1. Barrett, William E. The Lilies of the Field (127 p.)
2. Achebe, Chinua. Things Fall Apart (148 p.)
January total: 275 pages
2015 total: 275 pages
I knew I'd need to lower my reading goals for the year once I switched over almost completely to classics & nonfiction, but sheesh; at this rate I'll need to halve the already-halved goals to have a chance of reaching them. In any case...
Lilies of the Field is a fairly quiet book about an itinerant African-American veteran who ends up building a chapel in the American southwest for a group of East German nuns. It's short, but gets in, says what it needs to say, and gets out. It doesn't need 700 pages of padding to get into everyone's head, describe dinner parties in excruciating detail, include lengthy asides of everything the other characters do while "off-stage", etc. I think it's an absolutely amazing book, and highly recommend it.
As is the case for many "classics" that go on high school required reading lists, I went in expecting I would most likely either dislike or be uninterested in Things Fall Apart, though was still willing to give it a fair shake. However, the first section, with its slice-of-life depiction of precolonial Ibo culture absolutely blew me away; I wanted to read more about those characters and their lives. The rest of the book was excellent, too, but as the title indicates, the protagonist's life is changing for the worse in those parts. The vibrancy of the culture that rings throughout the first part are first being eroded then by the end of the book are being actively destroyed, to be forcefully replaced with English traditions & religion rather than organically grafted into what was already a functioning society, so this very much isn't a book that leaves you feeling uplifted and happy--but like a train-wreck, you also can't look away. The frequent foreign terms and many very similar names made it a bit hard for me to read, but there's a glossary and cast of characters in the front that helped a lot. This one really should be required reading, at least for students of history & sociology, and fully deserves "classic" status. Absolutely highly recommended.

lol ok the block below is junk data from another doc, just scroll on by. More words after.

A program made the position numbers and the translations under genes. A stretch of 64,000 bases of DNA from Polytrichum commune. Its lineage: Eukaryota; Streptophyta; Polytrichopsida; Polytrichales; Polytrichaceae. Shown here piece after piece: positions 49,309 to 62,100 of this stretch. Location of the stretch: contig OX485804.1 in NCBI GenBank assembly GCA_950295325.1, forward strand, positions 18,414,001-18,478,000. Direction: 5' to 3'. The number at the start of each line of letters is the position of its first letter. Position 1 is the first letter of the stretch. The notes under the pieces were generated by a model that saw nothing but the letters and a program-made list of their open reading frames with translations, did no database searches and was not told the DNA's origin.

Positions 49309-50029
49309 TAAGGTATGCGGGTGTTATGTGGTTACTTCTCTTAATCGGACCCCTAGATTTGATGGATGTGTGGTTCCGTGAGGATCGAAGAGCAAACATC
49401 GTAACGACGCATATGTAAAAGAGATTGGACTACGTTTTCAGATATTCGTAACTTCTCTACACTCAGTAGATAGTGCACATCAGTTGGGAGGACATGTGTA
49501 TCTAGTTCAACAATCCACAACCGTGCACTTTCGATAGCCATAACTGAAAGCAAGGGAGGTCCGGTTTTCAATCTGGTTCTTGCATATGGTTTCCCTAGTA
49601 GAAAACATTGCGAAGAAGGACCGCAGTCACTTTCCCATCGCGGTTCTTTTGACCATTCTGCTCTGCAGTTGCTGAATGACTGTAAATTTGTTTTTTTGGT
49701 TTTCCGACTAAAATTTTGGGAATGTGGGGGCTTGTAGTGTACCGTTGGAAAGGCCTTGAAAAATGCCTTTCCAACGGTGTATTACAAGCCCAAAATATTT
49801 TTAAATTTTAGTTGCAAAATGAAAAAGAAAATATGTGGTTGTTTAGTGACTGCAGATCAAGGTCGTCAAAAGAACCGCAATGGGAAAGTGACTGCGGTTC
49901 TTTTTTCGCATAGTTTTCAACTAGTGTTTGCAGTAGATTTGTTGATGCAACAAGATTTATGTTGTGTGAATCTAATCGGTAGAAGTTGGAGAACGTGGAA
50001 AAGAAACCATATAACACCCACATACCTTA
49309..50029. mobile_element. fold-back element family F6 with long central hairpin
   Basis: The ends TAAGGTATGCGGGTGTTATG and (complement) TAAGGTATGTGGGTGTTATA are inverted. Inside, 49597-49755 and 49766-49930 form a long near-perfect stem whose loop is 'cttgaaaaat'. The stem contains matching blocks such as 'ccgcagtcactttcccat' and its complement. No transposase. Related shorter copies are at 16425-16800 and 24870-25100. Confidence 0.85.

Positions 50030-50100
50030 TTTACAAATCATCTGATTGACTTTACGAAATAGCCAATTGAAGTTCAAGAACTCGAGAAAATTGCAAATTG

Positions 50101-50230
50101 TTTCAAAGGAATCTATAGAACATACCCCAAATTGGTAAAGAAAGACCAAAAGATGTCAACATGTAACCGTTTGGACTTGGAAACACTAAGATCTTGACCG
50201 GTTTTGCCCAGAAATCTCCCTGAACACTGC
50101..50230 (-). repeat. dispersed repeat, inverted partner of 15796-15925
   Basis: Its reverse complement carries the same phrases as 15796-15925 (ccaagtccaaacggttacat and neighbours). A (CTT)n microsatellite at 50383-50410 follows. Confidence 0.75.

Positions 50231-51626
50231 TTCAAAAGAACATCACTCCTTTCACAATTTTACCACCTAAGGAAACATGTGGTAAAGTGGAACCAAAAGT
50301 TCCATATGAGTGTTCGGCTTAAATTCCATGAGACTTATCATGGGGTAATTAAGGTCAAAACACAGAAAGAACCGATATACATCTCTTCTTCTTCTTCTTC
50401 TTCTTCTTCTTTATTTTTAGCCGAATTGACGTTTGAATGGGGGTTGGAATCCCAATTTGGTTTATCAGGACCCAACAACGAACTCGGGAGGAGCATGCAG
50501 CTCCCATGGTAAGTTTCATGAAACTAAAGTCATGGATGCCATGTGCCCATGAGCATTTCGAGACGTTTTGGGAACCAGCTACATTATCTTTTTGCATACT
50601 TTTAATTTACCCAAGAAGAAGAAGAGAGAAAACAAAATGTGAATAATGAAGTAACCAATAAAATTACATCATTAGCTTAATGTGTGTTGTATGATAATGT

Feudalism: Serf & Turf